Evolution of gene dosage on the Z-chromosome of schistosome parasites

Abstract : XY systems usually show chromosome-wide compensation of X-linked genes, while in many ZW systems, compensation is restricted to a minority of dosage sensitive genes. Why such differences arose is still unclear. Here, we combine comparative genomics, transcriptomics and proteomics to obtain a complete overview of the evolution of gene dosage on the Z-chromosome of Schistosoma parasites. We compare the Z-chromosome gene content of African (Schistosoma mansoni and S. haematobium) and Asian (S. japonicum) schistosomes, and describe lineage-specific evolutionary strata. We use these to assess gene expression evolution following sex-linkage. The resulting patterns suggest a reduction in expression of Z-linked genes in females, combined with up-regulation of the Z in both sexes, in line with the first step of Ohno's classic model of dosage compensation evolution. Quantitative proteomics suggest that post-transcriptional mechanisms do not play a major role in balancing the expression of Z-linked genes.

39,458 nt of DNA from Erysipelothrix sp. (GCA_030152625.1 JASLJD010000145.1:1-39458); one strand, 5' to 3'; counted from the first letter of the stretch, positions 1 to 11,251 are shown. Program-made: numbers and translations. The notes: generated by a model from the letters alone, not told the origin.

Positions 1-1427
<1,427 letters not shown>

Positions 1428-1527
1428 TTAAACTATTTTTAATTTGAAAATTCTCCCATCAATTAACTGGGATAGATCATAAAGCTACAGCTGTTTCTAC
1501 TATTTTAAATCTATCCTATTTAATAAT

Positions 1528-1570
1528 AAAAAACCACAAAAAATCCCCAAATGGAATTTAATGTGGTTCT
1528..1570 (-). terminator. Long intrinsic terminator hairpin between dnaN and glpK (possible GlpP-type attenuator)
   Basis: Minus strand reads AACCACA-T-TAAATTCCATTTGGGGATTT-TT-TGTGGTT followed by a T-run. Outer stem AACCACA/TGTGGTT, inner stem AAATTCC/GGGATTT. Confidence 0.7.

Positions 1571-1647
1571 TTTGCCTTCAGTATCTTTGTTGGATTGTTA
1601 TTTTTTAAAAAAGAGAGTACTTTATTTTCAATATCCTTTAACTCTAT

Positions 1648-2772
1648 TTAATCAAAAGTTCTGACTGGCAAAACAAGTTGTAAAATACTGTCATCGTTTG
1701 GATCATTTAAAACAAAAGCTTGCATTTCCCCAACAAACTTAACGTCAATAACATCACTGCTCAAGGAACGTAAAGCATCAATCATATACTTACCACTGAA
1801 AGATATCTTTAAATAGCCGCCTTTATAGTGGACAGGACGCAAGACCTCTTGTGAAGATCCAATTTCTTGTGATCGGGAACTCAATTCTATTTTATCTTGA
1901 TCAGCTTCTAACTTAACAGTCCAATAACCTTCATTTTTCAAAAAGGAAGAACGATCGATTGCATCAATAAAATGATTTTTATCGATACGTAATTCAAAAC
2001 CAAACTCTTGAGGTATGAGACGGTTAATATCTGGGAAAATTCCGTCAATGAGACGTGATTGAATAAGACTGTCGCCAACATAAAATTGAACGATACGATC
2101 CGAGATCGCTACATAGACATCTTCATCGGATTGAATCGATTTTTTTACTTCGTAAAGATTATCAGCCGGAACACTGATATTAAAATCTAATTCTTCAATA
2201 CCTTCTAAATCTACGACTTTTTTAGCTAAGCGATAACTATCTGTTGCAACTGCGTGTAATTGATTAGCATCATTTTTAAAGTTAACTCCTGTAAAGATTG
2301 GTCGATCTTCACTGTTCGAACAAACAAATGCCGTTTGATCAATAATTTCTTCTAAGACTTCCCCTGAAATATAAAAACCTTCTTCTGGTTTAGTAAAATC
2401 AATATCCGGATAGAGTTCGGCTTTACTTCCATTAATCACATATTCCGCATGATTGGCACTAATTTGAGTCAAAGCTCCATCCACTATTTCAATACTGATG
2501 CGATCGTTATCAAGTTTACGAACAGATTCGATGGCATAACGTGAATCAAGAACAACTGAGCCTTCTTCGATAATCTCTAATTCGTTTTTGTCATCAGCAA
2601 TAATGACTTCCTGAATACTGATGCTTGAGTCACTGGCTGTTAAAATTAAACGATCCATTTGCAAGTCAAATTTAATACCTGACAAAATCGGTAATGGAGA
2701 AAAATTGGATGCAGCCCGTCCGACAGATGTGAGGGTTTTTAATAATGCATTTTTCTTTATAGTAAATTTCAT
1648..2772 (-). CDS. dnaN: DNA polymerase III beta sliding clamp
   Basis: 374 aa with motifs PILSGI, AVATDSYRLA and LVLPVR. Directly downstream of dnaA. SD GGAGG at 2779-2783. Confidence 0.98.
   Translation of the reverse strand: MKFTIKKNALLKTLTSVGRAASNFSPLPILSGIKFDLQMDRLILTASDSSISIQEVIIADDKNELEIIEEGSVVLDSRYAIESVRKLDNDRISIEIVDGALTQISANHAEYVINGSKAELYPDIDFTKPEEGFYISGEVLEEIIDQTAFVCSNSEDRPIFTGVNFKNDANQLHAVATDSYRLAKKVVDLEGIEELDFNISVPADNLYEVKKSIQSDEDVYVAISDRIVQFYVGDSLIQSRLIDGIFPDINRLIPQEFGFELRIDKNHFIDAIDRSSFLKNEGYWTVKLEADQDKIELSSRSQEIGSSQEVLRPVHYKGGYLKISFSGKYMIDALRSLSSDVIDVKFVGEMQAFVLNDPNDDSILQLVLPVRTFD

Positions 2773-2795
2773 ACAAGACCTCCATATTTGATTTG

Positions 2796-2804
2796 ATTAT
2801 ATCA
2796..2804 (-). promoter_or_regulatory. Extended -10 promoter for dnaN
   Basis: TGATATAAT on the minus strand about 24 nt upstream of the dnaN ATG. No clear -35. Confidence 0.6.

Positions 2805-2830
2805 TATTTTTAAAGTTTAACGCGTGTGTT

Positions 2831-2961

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Marion Picard, Celine Cosseau, Sabrina Ferré, Quack Thomas, C. Grevelding, et al.. Evolution of gene dosage on the Z-chromosome of schistosome parasites. eLife, eLife Sciences Publication, 2018, 7, pp.e35684. ⟨10.7554/eLife.35684⟩. ⟨hal-01851616⟩

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